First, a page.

Another post highlights the need to explicitly explain to students what is expected of them when engaging in a speaking activity. Since these speaking formats require different skills, it is important to assess them differently as well.
For example, though some sort of spontaneous speaking assignment (i.e. “Ask a classmate about…”) may seem like a novice task, it is actually the most difficult because students have to decide what type of language to use (formal, informal, idiomatic expressions, questions words, etc.). Since this is the case, it is important to give as much direction as possible and the teacher should include directions such as scenarios and topics. Then, the teacher assesses the students on the use of these requirements, rather than simply, and perhaps arbitrarily, grading them on how much they can say.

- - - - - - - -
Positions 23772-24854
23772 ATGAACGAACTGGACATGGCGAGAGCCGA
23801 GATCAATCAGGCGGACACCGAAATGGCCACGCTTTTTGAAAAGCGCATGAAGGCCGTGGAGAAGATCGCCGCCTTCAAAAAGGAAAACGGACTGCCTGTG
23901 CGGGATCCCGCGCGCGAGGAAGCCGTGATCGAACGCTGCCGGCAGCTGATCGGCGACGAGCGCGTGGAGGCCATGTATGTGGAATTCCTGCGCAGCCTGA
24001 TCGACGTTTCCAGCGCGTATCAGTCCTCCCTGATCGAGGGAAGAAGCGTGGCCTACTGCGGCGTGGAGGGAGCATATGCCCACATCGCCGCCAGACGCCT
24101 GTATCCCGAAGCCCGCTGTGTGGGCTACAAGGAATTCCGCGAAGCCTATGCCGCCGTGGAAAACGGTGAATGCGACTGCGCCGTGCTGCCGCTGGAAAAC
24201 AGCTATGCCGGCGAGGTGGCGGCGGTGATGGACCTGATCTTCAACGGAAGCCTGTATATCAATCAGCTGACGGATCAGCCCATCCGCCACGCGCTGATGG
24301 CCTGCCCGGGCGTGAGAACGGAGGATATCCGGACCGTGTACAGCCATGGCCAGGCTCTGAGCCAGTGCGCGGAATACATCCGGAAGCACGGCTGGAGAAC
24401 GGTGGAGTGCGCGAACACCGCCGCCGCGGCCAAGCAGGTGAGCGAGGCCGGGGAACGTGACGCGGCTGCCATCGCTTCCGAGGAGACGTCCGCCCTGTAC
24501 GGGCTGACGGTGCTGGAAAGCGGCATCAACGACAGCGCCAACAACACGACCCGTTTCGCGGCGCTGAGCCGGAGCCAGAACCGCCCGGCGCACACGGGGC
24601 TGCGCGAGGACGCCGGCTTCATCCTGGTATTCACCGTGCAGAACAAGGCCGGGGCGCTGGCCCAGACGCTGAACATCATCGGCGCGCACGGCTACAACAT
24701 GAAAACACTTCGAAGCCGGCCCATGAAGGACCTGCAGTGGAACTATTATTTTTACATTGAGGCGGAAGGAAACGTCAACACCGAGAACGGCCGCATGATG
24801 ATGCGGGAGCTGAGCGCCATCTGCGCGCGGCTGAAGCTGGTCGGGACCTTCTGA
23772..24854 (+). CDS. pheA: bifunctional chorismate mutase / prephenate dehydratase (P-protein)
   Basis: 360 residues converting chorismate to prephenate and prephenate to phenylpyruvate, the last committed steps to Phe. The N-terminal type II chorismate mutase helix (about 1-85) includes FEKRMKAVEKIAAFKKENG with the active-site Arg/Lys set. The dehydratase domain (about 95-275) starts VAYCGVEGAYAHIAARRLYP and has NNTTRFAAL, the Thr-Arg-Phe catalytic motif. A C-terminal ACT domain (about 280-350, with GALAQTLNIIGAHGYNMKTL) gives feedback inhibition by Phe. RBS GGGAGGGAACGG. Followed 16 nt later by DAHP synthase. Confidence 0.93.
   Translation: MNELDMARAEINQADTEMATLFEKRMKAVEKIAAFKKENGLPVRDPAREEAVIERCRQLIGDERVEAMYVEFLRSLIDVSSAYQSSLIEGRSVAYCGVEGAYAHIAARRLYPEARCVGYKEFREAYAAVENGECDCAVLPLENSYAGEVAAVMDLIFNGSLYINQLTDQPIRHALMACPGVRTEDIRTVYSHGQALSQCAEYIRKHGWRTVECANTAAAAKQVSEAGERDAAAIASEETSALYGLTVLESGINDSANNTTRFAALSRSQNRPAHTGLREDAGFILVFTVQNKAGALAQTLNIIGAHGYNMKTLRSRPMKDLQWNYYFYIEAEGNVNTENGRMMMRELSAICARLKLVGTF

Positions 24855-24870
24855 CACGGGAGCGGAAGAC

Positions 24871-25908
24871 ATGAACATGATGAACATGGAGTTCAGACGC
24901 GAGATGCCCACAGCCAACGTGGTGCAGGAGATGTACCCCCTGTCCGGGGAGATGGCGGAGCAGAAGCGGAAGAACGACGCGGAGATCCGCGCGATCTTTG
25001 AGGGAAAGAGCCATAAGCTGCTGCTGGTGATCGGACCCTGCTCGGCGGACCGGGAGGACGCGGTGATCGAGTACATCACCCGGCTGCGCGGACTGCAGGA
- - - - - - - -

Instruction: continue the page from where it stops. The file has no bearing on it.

Regarding transaction (see article on Crafting Speaking Activities) activities, and keeping in mind that the linguistic accuracy is not as important, grading simply on whether or not the task is completed usually works well. A performance activity generally requires some form of writing before the student speaks publicly and the assessment should account for the written piece as well.
The more explicit the expectations and the grading elements, the more likely students are to engage in the process of communicating competently.